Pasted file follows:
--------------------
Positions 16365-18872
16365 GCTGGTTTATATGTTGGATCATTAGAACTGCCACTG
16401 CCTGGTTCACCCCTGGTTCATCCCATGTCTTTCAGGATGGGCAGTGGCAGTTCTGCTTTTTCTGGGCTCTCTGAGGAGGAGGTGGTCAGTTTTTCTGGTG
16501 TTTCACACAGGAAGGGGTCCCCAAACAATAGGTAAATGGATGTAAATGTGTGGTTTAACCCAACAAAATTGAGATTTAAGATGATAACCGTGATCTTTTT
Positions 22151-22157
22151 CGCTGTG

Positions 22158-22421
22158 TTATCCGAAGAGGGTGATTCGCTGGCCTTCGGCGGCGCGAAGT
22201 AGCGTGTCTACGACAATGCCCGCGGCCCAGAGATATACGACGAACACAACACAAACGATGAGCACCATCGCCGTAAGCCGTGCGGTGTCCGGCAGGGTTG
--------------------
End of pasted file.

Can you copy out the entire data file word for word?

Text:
Positions 16365-18872
16365 GCTGGTTTATATGTTGGATCATTAGAACTGCCACTG
16401 CCTGGTTCACCCCTGGTTCATCCCATGTCTTTCAGGATGGGCAGTGGCAGTTCTGCTTTTTCTGGGCTCTCTGAGGAGGAGGTGGTCAGTTTTTCTGGTG
16501 TTTCACACAGGAAGGGGTCCCCAAACAATAGGTAAATGGATGTAAATGTGTGGTTTAACCCAACAAAATTGAGATTTAAGATGATAACCGTGATCTTTTT
Positions 22151-22157
22151 CGCTGTG

Positions 22158-22421
22158 TTATCCGAAGAGGGTGATTCGCTGGCCTTCGGCGGCGCGAAGT
22201 AGCGTGTCTACGACAATGCCCGCGGCCCAGAGATATACGACGAACACAACACAAACGATGAGCACCATCGCCGTAAGCCGTGCGGTGTCCGGCAGGGTTG